But, I’m a writer. And like any other writer, I’ll create no matter what.  That was the most important thing to me: what is life like as an actual author?

Well, a traditional program (for all the perks) leaves you in an ivory tower.  You get all the time you want to focus solely on your writing, which is why you’re there in the first place.  Real writers aren’t all in academia.

Well, with a low-residency program: you’ve got a job.  Maybe you have a mortgage, maybe you have really noisy kids, maybe your car broke down and the engineer is making you pay through the nose to fix it, but you still have to set aside time to write.

That was what I wanted: a stepping stone into the actual life of a writer.  Real writers may not have deadlines being monitored by a professor, or detailed feedback, so a low-res has a little more guidance than a full-blown, on-your-own writing life.

I’ve been to one residency (a ten day writing retreat with craft lectures, faculty readings, student readings, and workshops) where I met great people of different backgrounds.  I loved being there, I learned a lot, and met people who weren’t just continuing on from the class of 2013.  Everyone was supportive and gave care to other people’s work.

It trains you, for two years to get into the habit.  That was ultimately why I chose it (also, most of my favorite poets happen to teach here).

Now, excuse me, I’ve got to get to writing!

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Truth: A Responsibility of Art


[A/N: Here it is, I promised an article about poetry… so this one has poetry in it, and is about art in general.  Close enough.]

I remember sitting in bed in August, back home in Kuwait.  Everyone was sleeping, and I was prowling the internet out of boredom and insomnia.

Funny enough, it wasn’t until my mother called me that I realized it was past midnight: officially August, 2nd 2012.  And it wasn’t until she mentioned it that I realized 22 years ago on that day, Kuwait was invaded by Iraq, despite the fact that I had been working all summer on a project about the occupation.

After that realization all of a sudden the interviews I conducted earlier, which I had ignored revisiting, sprang into my head and I wondered: can art heal?

The project I am working on involves getting the personal stories of people in Kuwait or fleeing during the occupation and trying to translate that to different artistic mediums.  So far, translating those experiences to my own head has been a problem, its a difficult position artists find themselves in often: truthfully putting yourself in the position of someone else.

Its been months of mental blockage for me, because there is no way I know exactly, without a doubt, what it’s like to be ten years old and see two teenage boys get shot in the head in front of their own mother.  Nor do I know what its like to be molested by a soldier in front of my husband.  Or to try to sleep after seeing soldiers walk around wearing gas masks like something’s coming.  None of that.  My life has been (thankfully) relatively peaceful.

Let’s assume, art is responsible for being truthful.  Since the “A Million Little Pieces” debacle with James Frey, writers specifically, but artists generally, have been trying to define what truth is in art more vehemently than before.  Is it an issue of labeling fiction vs non-fiction? Is it creating art from your own experience solely? What about memory- two people can remember the same event differently for many reasons…

There is also factual truth versus the emotional truth of a moment.  We like to think truth can be objective, and in some cases it is: who, what, when, where.  These can be verified easily like following someone around with a camera.  Why is always a big issue: why did someone act this way, why didn’t they make this choice etc.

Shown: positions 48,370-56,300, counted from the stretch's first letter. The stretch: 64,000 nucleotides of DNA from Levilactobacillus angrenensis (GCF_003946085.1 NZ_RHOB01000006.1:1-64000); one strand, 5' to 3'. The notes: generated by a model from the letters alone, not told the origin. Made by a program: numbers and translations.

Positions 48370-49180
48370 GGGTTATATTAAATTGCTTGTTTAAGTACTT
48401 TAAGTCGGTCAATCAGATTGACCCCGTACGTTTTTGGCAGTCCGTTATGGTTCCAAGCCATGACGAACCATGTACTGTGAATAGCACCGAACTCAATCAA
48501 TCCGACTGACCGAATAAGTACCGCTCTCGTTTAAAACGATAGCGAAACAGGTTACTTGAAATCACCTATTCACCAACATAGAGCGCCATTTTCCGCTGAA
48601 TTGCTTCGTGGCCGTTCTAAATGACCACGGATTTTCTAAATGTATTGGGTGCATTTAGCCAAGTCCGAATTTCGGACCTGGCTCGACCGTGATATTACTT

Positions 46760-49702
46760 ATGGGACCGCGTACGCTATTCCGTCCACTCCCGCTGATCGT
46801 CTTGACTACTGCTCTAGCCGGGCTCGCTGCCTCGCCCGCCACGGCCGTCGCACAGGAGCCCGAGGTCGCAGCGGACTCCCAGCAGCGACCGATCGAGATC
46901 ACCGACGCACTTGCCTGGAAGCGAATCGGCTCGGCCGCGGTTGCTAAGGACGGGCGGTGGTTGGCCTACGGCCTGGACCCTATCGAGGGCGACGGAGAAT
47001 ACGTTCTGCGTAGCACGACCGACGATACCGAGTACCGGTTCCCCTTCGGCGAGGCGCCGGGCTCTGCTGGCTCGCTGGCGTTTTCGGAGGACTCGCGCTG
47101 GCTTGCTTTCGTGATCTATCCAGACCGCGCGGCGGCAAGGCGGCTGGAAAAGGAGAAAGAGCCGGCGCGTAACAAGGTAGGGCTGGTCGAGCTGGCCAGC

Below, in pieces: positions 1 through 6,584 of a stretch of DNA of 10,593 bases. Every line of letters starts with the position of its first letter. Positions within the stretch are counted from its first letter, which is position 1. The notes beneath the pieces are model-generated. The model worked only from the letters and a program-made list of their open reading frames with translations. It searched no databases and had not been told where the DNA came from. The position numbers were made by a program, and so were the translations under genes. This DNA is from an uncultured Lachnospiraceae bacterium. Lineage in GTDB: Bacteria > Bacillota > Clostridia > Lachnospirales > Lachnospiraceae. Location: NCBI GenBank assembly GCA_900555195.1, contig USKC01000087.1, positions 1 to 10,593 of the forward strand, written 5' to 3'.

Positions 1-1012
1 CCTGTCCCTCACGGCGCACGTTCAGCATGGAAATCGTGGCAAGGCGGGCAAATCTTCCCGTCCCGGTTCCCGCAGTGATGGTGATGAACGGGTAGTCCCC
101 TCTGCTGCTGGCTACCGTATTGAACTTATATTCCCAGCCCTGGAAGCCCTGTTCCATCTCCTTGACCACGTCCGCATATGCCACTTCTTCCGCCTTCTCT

The “why” of it all is a big part of my project.  Not only do I have to consider why I am taking this on, but through the poems, which I wrote in the voices of other people, I have to answer why (and how) they felt one way or the other.  That means knowing them, that means gleaning some form of truth from the interviews I conducted, the verbal and non-verbal communication.

So far, I’d like to think I am being truthful; that in some way I am honoring their experiences.  However, I don’t have a way of verifying that at this point (when the work is done, I’ll try to contact people to read through it).

There are poems from the 1400s and 1600s we still try to find motives for, and overtime people come to accept them as truths: Yeats wrote this poem for his daughter, Bronte for her mystery lover, etc.

Let’s look at a contemporary example: John Berryman.

In his “Homage to Mistress Bradstreet,” Berryman writes of about 17th century poet Anne Bradstreet’s life, while putting himself in the poem.  Coupled with some truths about Bradstreet’s life, Berryman adds his own made-up “history” within the poem.  When the poem was praised no one raised the issue of truth, even when it was first published without any notations.  A novice to Ms. Bradstreet would not have been able to glean the real from the make-believe.

Similarly, Jim Harrison took some liberties with another dead poet.  His book “Letters to Yesenin” are filled with what I like to call “psyche assumptions”.  He assumes things of Yesenin a dead Russian poet, but because of his voice, and his willingness to place himself in the poems (since the poems are mostly about his own issues) creates a bubble of trust in each poem.  Not once do I not believe him, and I’ve read those poems over and over trying to dissect them.  (Also, he’s my favorite poet to return to for various reasons.)

In both these cases, there wasn’t an uproar the likes that James Frey could attract.  Is it that readers do not expect truth in poetry? Or is it that the emotional truth is enough? Or is it (again) just an issue of labels?

Should we start categorizing poetry like we do prose?

In a journalism class I took, a student said, “if art isn’t factual, then art is a fallacy.”  Or something to that effect.  But are facts the only kind of truth?

Does Berryman’s fictional unrequited love of Bradstreet detract from the reality that humans sometimes “linger, diminished, in our lovers’ air?”  Does Harrison’s descriptions of Yesenin’s suicide take away from that moment he “looked at a photo of my sister.  Ten years dead.” and says “show me a single wound on earth that love has healed.”

Aren’t these moments we find true universally? So is truth, factual truth, the end goal, or are we looking (as readers and writers) for more?

Let me know what you think in the comments section!